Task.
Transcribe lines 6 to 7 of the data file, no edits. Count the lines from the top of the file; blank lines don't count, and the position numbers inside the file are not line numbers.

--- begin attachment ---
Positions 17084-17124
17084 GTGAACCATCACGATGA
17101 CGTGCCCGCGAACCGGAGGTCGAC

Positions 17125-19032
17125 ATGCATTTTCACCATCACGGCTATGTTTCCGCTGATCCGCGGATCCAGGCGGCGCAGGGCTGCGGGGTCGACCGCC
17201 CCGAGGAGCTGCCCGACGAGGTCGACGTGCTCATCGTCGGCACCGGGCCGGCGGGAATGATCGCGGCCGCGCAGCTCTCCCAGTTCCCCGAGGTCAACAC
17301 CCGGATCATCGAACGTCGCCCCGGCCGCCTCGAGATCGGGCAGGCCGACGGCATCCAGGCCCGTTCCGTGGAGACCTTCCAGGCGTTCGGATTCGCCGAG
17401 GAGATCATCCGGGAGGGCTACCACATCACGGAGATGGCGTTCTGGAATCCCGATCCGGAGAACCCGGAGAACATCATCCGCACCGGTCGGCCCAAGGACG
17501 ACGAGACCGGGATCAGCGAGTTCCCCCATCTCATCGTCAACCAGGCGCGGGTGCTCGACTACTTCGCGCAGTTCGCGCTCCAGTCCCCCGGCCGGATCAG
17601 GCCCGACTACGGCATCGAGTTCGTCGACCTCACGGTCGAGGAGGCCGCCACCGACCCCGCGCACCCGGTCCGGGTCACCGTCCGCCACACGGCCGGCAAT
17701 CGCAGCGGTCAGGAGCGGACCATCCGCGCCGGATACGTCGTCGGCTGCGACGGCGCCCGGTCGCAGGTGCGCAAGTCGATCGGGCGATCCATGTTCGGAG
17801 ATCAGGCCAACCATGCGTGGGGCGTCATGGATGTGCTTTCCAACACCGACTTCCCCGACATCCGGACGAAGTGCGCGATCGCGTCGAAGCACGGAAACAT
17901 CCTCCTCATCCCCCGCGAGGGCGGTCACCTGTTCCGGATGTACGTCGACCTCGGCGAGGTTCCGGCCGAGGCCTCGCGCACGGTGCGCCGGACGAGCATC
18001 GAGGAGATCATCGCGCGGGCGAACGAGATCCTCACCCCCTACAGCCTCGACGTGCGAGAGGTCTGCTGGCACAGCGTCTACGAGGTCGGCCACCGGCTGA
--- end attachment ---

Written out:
17201 CCGAGGAGCTGCCCGACGAGGTCGACGTGCTCATCGTCGGCACCGGGCCGGCGGGAATGATCGCGGCCGCGCAGCTCTCCCAGTTCCCCGAGGTCAACAC
17301 CCGGATCATCGAACGTCGCCCCGGCCGCCTCGAGATCGGGCAGGCCGACGGCATCCAGGCCCGTTCCGTGGAGACCTTCCAGGCGTTCGGATTCGCCGAG